The limit of cross border flow of personal data is broadly referred to as data localisation and is often justified based on five main concerns. These include the protection of personal data, access to data by local law enforcement, ensuring national security, advancing local economic competitiveness and levelling the regulatory playing field. However, a closer look at these justifications reveal the impact of data localisation on free trade, increase in transaction costs and the efficiency of corporations, stifling of innovation, and hampering of economic growth. With global data flows raising global GDP, it is necessary to ask, what policy trade-offs are necessary to balance the legitimate concerns of countries against the unintended consequences that the impact of data localisation causes? There are four issues relating to the economic impacts of data localisation that emerging regulation in Africa needs to address. These are data ownership and its value, competition, trade, and foreign direct investment.
Cross Border Trade
This is an exciting book that develops a multi-disciplinary perspective on cross-border financial flows, grounded in Marxist political economy. While the book certainly speaks to a diverse set of literatures, in this brief review I’d like to relate this work to broader debates about dependency theory and decolonizing economics.
The heightened movement of financial capital across the globe, particularly since the 2008 financial crisis, has breathed new life into three long-standing, yet until recently side-lined, debates: the value of cross-border capital controls (increasingly discussed under the banner of ‘macroprudentialism’); dependency theory (key elements of which manifest in the emerging literature on ‘subordinate financialization’); and the role of the state in a capitalist system (discussed in various critical political economy literature, including the influential critical macro-finance scholarship). Alami’s book Money, Power, and Financial Capital in Emerging Markets: Facing the Liquidity Tsunami is a critical intervention into all three debates and serves as fertile ground for a critique of the capitalist state in a highly financialized global system.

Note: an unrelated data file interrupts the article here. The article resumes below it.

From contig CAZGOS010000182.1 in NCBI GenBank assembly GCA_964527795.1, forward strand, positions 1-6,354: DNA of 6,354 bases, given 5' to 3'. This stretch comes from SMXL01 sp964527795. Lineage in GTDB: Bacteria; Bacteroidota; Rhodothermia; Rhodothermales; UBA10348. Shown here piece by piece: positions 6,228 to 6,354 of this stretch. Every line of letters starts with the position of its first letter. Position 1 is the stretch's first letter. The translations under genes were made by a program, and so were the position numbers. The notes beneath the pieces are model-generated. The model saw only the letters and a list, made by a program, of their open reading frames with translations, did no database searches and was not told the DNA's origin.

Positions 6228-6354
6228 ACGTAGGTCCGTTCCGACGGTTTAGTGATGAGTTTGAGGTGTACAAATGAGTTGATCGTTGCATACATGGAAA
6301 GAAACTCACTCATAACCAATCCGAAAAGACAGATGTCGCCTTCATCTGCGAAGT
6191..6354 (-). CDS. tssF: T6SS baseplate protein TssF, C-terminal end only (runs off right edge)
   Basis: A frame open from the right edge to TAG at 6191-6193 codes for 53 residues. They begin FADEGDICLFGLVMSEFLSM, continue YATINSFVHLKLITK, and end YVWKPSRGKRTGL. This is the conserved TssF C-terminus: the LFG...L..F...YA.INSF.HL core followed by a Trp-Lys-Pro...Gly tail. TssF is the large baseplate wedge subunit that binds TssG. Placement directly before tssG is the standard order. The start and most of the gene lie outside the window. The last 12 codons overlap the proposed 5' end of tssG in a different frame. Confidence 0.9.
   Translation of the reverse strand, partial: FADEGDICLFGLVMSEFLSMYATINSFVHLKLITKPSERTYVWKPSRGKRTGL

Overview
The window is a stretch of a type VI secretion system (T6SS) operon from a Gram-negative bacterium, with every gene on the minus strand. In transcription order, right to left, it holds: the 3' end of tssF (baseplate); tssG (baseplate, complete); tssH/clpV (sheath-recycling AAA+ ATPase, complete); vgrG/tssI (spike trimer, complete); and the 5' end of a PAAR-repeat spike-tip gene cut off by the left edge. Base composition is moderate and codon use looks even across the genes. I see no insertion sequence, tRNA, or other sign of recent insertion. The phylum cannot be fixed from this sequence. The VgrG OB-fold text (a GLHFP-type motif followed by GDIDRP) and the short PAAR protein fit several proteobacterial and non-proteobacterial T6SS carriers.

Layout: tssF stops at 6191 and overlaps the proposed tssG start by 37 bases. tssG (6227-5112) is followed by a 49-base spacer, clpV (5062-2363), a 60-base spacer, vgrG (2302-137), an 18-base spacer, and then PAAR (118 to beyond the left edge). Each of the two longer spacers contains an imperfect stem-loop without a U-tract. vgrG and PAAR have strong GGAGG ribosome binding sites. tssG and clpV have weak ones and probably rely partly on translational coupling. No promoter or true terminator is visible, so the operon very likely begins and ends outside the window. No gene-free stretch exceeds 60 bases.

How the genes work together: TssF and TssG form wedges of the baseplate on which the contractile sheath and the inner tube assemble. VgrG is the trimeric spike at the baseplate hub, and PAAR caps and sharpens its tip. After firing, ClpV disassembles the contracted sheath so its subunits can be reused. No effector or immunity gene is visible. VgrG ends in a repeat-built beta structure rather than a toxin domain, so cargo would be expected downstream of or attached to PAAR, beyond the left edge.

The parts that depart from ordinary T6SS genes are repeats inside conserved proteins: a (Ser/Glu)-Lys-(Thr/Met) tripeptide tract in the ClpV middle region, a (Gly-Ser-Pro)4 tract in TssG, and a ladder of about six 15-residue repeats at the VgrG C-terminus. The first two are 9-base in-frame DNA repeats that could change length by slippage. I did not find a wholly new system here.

The News and Events published every week include conferences, major developments in the field of International Economic Law in Africa at the national, sub-regional and regional levels as well as relevant case law.
How States proceed with building consensus to create a social contract that facilitates effective taxation, especially in the light of the massive disruptions caused by the pandemic will require continuous engagement by all parties. Success will perhaps depend on how proactively and quickly countries and the international taxation system unlearn old habits and begin to ascribe to the new normal way of doing things.
This symposium, comprising six contributions, presents case studies of the existing plant variety protection systems in Africa, complexities around introducing new systems as well as the interlinkages between plant variety protection, human rights and traditional knowledge.
The signing of the consolidated text of the African Continental Free Trade Agreement (AfCFTA) in March 2018 by 47 African Union member States was a significant milestone. It was the first time since the Abuja Treaty of 1994 that a continental trade agreement had been negotiated. This symposium critically appraises the agenda of the AfCFTA. It kicks off with a post that boldly makes the case why this agreement promises to redress the comparatively low levels of intra-regional trade as well as the dearth of high value exports from Africa.